$ mv move-me.txt /home/rikard/Documents/

But why not use an absolute path for both the source file and the destination folder?

$ mv /home/rikard/Desktop/move-me.txt /home/rikard/Documents/

Is there any difference between absolute and relative paths?

What is the difference, then?

The difference is that relative paths (for either the source file or the destination folder) only work from places for which the path is relative. Saying ../Documents only describes /home/rikard/Documents from directories which are siblings to /home/rikard/Documents (like, for instance, /home/rikard/Desktop</code> ).

But using absolute paths for both the file to be moved and for the destination directory, will work from any directory in the whole file system! (If you have the permission to move the file because of ownership is a totally different question, however...)

Current directory expressed as a relative path

What about current directory, then?

In modern shells and environments, you can always include "." ( a dot ) as a symbol meaning "current directory". For instance, if we were in the dirctory /home/rikard/Documents/ - that is, having that directory as the "current directory", we could move the file move-me.txt from the Desktop to the current directory using either:

$ mv /home/rikard/Desktop/move-me.txt .

or:

$ mv ../Desktop/move-me.txt .

You may read the dot out loud as "here": move ../Desktop/move-me.txt here

Using "." as an alias for the current directory is always a relative path. It is in fact legal (and some times handy) to include the dot as the first part of any relative path - since any relative path starts in the current directory!

If I have /home/rikard/Desktop as the current directory - that is, I'm using a terminal and I have used cd to navigate to that directory, then I could move the file move-me.txt to the Documents directory in rikard's home like this:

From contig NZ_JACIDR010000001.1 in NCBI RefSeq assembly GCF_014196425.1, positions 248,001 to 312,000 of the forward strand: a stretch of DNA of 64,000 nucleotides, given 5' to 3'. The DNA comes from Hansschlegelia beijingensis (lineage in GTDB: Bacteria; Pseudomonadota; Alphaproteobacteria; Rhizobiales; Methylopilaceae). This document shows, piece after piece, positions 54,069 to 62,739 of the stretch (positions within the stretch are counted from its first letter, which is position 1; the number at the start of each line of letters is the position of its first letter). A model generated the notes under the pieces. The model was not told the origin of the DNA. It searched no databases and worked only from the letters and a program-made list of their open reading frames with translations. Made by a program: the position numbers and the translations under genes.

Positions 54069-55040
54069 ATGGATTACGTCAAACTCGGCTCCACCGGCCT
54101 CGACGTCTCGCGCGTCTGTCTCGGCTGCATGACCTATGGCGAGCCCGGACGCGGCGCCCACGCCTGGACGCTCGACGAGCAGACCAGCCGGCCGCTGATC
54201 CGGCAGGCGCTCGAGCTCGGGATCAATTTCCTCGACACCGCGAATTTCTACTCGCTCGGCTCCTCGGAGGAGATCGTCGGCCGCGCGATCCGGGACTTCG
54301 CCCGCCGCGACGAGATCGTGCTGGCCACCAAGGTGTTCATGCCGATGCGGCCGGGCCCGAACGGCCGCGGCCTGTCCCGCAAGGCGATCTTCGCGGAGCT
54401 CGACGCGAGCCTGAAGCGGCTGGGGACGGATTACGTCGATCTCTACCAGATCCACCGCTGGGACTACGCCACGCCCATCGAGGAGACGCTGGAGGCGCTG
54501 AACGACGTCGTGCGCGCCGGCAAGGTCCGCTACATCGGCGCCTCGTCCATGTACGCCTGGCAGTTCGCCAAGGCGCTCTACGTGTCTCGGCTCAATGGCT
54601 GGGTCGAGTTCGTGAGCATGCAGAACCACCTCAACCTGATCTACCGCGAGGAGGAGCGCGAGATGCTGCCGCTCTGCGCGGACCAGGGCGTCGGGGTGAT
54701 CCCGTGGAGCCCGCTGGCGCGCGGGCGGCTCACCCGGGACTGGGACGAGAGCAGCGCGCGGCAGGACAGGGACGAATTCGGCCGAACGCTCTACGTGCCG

$ mv ./move-me.txt ../Documents/

or:

$ mv ./move-me.txt /home/rikard/Documents/

Sometimes you need to include the current directory in a path

When running executable files, it is sometimes necessary to include the dot before an executable command even if we are in the same directory. This is because most sensible operating systems and shells only allow the execution of unqualified executable file names in some directories specified in an environment variable called PATH . If we create an executable - like a script run-me.sh, for instance, and that script is in our current directory, and our current directory isn't in our PATH, then we'd have to say:

$ ./run-me.sh

This is because sensible shells only accept commands whose executables are in one of the directories listed in the PATH variable.

You need to understand paths when programming

If you program in Java, you'll also have to know what absolute and relative paths are, because if you are e.g. compiling a source code file in Java, and that source code file uses a "Java class" in some other directory, the compiler must know how to find also that "Java class" or the corresponding source code file for it. This is handled via a flag to the javac compiler which provides a list of files for the so called "class path" where the compiler should look for "classes" used in the file it is currently compiling.

Summary

Absolute path

Absolute path: The canonical, exact and unique path to a file or folder from the root directory "/". Example:

/home/rikard/programming/basics/relative_and_absolute_paths.txt

The above absolute path works from any folder in the filesystem in order to point out that file.

Relative path

Relative path: The path from some folder or some folders to a file and folder. Example:

../basics/relative_and_absolute_paths.txt

The above relative path only works from directories which are siblings to /home/rikard/programming/basics/ .